• In certain industries such as nonprofit health care, expansion, contraction, mergers, consolidations, acquisitions, and property sales are expected to continue. For the health care industry, these trends can be expected to intensify as health care reform takes hold. Borrowers and issuers will be required to provide continuing disclosure notice of a definitive agreement to engage in these transactions, if material, necessitating a thoughtful and comprehensive understanding of the concepts of materiality.
  • Serious debate has already commenced about the propriety and necessity of expanding the tax-event notice provisions. To some extent, the removal of the materiality determination pertaining to adverse tax events eliminates the difficult decision borrowers and issuers addressed when attempting to understand the scope and potential effects of audits and IRS notice and whether to inform investors of their occurrence. However, certain tax professionals have publicly questioned whether the expansion of triggering events will be helpful and informative to investors.

Proposed Revisions to MSRB Rules and Forms
The MSRB has recently proposed revisions to its Rule G-32 and Form G-32, the effect of which will be to impose an additional series of reporting burdens upon broker-dealers regarding the continuing disclosure obligations of its clients. If adopted, these revisions will obligate the broker-dealer, in its role as underwriter, placement agent, or remarketing agent, to inform the MSRB, through its EMMA system, whether the issuer or other obligated persons have undertaken to provide continuing disclosure, the identity of those obligated persons, and the specific dates by which continuing disclosure information is to be provided.

This information will be available to investors through EMMA. The information is intended to inform investors whether continuing disclosure will be made, by whom, and by when. Although the MSRB rules do not apply to issuers and borrowers, the effect of these proposed changes will be to impose on the broker-dealer an additional obligation to monitor carefully the details of the disclosure promise and to assist investors in identifying those parties obligated to provide secondary market information. The effect of the revisions is not substantive, but when considered in the context of the proposed revisions to Rule 15c2-12, can be expected to increase the significance of the continuing disclosure obligation and its increased importance before, during, and after a bond issue.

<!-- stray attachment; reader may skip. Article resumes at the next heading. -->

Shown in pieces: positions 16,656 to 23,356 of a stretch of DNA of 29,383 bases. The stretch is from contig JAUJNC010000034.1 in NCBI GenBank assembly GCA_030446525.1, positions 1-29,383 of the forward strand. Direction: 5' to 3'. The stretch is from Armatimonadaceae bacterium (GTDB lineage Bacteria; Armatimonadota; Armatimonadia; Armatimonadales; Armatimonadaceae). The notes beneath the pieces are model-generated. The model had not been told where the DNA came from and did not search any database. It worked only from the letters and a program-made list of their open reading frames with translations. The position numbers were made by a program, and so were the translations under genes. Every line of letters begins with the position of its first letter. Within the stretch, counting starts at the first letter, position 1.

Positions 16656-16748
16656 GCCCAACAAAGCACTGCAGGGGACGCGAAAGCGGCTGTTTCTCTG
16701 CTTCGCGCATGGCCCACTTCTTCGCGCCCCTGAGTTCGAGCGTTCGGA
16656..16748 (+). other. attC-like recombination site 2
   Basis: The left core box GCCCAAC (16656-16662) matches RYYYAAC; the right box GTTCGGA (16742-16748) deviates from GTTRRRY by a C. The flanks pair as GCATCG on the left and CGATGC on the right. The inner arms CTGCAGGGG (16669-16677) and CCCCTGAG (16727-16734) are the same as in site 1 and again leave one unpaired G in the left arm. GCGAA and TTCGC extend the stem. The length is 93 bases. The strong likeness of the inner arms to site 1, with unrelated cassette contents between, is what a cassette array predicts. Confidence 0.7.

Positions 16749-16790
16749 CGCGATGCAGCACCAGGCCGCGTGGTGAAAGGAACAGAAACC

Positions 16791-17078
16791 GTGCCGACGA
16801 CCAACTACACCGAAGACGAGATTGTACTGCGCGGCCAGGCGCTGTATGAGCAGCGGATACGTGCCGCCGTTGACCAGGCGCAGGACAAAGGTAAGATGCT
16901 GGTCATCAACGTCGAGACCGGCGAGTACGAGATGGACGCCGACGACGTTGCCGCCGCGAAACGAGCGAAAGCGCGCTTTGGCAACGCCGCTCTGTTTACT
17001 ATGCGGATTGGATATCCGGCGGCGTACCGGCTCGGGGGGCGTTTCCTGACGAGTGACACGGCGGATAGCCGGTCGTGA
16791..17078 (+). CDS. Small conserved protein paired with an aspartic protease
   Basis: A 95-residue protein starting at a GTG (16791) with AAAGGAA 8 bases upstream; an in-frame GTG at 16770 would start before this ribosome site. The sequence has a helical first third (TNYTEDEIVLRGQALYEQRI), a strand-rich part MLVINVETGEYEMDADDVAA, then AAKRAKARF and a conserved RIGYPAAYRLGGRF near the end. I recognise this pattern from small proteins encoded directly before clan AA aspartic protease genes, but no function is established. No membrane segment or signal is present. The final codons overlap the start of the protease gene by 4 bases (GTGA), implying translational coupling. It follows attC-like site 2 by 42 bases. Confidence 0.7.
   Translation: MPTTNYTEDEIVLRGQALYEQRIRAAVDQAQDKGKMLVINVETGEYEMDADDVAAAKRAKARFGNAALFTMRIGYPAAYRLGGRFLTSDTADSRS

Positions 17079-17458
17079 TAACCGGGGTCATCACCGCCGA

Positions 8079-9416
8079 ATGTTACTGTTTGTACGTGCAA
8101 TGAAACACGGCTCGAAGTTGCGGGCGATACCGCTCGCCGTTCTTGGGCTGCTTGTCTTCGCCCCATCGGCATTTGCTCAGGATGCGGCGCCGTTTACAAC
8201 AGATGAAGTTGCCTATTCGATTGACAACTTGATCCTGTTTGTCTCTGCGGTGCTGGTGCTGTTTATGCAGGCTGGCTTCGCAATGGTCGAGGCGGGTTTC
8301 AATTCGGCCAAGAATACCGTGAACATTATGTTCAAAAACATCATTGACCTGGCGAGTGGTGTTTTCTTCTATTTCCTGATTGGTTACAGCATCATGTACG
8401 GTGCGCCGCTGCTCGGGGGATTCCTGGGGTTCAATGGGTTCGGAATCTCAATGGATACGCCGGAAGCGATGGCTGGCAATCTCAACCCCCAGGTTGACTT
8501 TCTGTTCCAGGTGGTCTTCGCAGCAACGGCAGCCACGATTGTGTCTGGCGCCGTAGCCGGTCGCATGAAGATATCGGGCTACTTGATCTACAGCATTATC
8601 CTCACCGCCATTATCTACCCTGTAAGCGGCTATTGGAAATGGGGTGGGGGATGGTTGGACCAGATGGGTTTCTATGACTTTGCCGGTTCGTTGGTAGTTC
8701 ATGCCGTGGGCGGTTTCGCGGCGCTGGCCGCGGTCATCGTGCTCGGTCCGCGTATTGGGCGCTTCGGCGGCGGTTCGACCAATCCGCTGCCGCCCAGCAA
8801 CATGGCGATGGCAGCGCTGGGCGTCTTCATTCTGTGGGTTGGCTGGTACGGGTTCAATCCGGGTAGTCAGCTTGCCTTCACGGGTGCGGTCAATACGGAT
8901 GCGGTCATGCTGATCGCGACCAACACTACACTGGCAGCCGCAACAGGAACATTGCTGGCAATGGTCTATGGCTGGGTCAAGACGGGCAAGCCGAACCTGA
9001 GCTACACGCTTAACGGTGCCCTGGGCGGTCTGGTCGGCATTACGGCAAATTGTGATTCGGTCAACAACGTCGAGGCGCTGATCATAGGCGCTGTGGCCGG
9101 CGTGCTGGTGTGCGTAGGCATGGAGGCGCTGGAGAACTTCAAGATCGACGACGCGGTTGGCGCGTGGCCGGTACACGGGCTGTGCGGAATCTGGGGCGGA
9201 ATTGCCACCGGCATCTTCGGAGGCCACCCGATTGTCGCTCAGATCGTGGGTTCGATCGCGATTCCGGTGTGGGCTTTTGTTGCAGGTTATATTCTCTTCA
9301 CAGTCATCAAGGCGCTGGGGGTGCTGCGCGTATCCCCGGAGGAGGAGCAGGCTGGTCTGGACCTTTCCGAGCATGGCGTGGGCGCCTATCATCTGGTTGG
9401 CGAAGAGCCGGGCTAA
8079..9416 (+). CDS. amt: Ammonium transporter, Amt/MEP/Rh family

Proposed Changes to Rules Affecting Money Market Funds
The SEC has recently proposed substantial changes to its Rule 2a-7, which affects taxable and tax-exempt money market funds. Although most of the changes are highly technical and many address internal monitoring processes of these funds, some of the changes can be expected to increase pressure on issuers and borrowers from money market funds to provide, on a timely basis, the information they need in order to satisfy their obligations under Rule 2a-7, including those currently in place and those proposed. A thorough examination of the proposed revisions to Rule 2a-7 is beyond the scope of this alert.

1 Until July 1, 2009, those documents, and others described in this alert, were filed with Nationally Recognized Municipal Securities Information Repository (NRMSIRs). On that date, the repository maintained by the MSRB, known as EMMA, was the only recognized repository.

Legal News Alert is part of our ongoing commitment to providing up-to-the-minute information about pressing concerns or industry issues affecting our clients and colleagues.

If you have any questions about this alert or would like to discuss the topic further, please contact your Foley attorney or the following individuals:

Robert J. Zimmerman
Chicago, Illinois

Janet E. Zeigler
Chicago, Illinois

Heidi H. Jeffery
Chicago, Illinois

Emily F. Magee
Jacksonville, Florida

Chauncey W. Lever, Jr.
Jacksonville, Florida